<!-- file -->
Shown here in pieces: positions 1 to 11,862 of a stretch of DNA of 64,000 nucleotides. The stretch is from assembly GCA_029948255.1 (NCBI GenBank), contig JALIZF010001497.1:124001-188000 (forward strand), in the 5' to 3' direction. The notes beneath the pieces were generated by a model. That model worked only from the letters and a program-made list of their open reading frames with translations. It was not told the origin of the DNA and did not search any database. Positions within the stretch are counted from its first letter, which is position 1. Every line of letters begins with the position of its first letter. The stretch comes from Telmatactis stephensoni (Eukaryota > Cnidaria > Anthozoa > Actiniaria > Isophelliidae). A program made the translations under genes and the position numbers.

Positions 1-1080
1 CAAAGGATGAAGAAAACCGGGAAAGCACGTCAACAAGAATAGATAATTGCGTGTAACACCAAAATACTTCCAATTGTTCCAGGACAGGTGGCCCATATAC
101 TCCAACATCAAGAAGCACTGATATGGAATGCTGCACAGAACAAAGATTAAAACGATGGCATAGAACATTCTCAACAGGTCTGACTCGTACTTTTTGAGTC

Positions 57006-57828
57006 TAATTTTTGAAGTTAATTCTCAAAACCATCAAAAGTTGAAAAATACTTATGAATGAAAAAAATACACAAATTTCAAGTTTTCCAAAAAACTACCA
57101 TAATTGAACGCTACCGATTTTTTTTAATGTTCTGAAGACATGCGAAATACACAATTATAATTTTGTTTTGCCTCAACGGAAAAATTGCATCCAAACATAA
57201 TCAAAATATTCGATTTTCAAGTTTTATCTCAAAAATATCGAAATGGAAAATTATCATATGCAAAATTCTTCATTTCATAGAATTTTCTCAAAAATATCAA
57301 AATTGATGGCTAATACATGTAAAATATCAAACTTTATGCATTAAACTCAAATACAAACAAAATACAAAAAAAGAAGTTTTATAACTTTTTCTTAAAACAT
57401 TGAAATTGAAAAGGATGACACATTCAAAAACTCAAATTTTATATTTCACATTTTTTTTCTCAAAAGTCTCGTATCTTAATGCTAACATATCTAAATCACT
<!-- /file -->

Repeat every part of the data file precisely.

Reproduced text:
Shown here in pieces: positions 1 to 11,862 of a stretch of DNA of 64,000 nucleotides. The stretch is from assembly GCA_029948255.1 (NCBI GenBank), contig JALIZF010001497.1:124001-188000 (forward strand), in the 5' to 3' direction. The notes beneath the pieces were generated by a model. That model worked only from the letters and a program-made list of their open reading frames with translations. It was not told the origin of the DNA and did not search any database. Positions within the stretch are counted from its first letter, which is position 1. Every line of letters begins with the position of its first letter. The stretch comes from Telmatactis stephensoni (Eukaryota > Cnidaria > Anthozoa > Actiniaria > Isophelliidae). A program made the translations under genes and the position numbers.

Positions 1-1080
1 CAAAGGATGAAGAAAACCGGGAAAGCACGTCAACAAGAATAGATAATTGCGTGTAACACCAAAATACTTCCAATTGTTCCAGGACAGGTGGCCCATATAC
101 TCCAACATCAAGAAGCACTGATATGGAATGCTGCACAGAACAAAGATTAAAACGATGGCATAGAACATTCTCAACAGGTCTGACTCGTACTTTTTGAGTC

Positions 57006-57828
57006 TAATTTTTGAAGTTAATTCTCAAAACCATCAAAAGTTGAAAAATACTTATGAATGAAAAAAATACACAAATTTCAAGTTTTCCAAAAAACTACCA
57101 TAATTGAACGCTACCGATTTTTTTTAATGTTCTGAAGACATGCGAAATACACAATTATAATTTTGTTTTGCCTCAACGGAAAAATTGCATCCAAACATAA
57201 TCAAAATATTCGATTTTCAAGTTTTATCTCAAAAATATCGAAATGGAAAATTATCATATGCAAAATTCTTCATTTCATAGAATTTTCTCAAAAATATCAA
57301 AATTGATGGCTAATACATGTAAAATATCAAACTTTATGCATTAAACTCAAATACAAACAAAATACAAAAAAAGAAGTTTTATAACTTTTTCTTAAAACAT
57401 TGAAATTGAAAAGGATGACACATTCAAAAACTCAAATTTTATATTTCACATTTTTTTTCTCAAAAGTCTCGTATCTTAATGCTAACATATCTAAATCACT